Budget 2020: Big spend for ag exports

By: Andrew Hobbs

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The Federal Government will spend $222 million over four years to modernise digital services for agricultural exporters, as part of a $328 million spend on the sector.

Budget 2020: Big spend for ag exports
The budget spend will set out to improve ICT systems for seafood, meat, plant and live animal exports. Image courtesy Alamy


Announced in the Federal Budget on Tuesday, the funding will be invested in information and communications technology systems the government says will help farmers and exporters get their goods into overseas markets more reliably.

"The new systems will reduce the impact to trade from system outages, reduce the regulatory burden on exporters, improve access to the kind of information that a business needs to enter a market, and ensure Government services can adapt to the evolving digital global trade environment," budget papers say.

"Targeted investments in technology and in the improvement of regulatory compliance processes will ensure the Government’s agricultural export services keep pace with these changes and support the aim of a $100 billion agriculture industry by 2030."

The extension of incentives for workers to relocate for farm work in this year's budget has also won praise from industry groups. 

The government will also spend $106.2 million over four years from 2020-21 to streamline export regulations, including aligning audit and verification activities with domestic, export and market access requirements.

New technology-based regulations for seafood, meat, live animal and plant exporters will be funded under this package, in a move the government says will make it easier for producers to access new export markets.

Agriculture minister David Littleproud says the changes will modernise Australia’s export systems and remove red tape.

"We’re making it faster and cheaper for farmers to get their product to market, while retaining the levels of quality and assurance that have made our exports world-class."

"These investments form part of our Ag 2030 Plan, supporting industry to grow Australian agriculture to a $100 billion by 2030 through modern export systems."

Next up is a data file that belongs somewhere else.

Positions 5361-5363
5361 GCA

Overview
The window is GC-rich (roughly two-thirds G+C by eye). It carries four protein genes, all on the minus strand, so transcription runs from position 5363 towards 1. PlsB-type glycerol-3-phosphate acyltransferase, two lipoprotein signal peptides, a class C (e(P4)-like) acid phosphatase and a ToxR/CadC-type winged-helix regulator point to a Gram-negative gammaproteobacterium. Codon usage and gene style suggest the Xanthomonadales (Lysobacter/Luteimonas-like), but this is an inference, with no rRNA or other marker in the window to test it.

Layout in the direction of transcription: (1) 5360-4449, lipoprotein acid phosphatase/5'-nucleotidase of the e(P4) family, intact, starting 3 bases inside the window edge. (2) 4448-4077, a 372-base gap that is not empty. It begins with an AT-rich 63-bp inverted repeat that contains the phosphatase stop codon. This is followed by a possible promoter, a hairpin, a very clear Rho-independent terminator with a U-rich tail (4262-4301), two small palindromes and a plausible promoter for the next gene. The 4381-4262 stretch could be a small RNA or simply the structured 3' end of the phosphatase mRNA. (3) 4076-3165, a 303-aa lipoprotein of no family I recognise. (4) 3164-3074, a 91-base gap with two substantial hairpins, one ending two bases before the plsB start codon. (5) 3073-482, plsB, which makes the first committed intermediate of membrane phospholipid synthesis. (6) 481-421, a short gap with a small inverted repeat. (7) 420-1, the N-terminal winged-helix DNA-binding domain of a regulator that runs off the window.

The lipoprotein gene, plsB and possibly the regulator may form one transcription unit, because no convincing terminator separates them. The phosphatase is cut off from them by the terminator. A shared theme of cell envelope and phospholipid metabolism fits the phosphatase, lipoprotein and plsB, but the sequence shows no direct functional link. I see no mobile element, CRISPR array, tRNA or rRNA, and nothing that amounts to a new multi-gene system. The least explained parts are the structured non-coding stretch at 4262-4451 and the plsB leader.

The funding was welcomed by National Farmers Federation president Fiona Simson, who says making exports easier is essential for the government to hit that $100 billion target.

"Exporters welcome the Government’s commitment to address outdated, frustrating regulations and to streamline the compliance process," she says.

"A $317 million continuation of the COVID air freight assistance package is also good news for exporters, as is an extra $51 million in grants to assist exporters with the cost of reaching new international markets."

The International Freight Assistance Mechanism, which has been extended into 2021, is helping some Australian growers export their production by air freight after COVID-19 made their earlier export options more difficult.

James Whiteside, chief executive of Australian vegetable growers’ peak body AusVeg, says the Government has heeded the concerns of industry and addressed the key areas that were impacting the industry’s confidence in the months and years ahead due to the ongoing impacts of COVID-19.

"The extension of the International Freight Assistance Mechanism into 2021 and additional support to improve the export environment for exporters is also welcome news, as it is vital to ensure the industry can remain a major contributor to the global supply chain as the world emerges from COVID-19 in the years ahead," he says.

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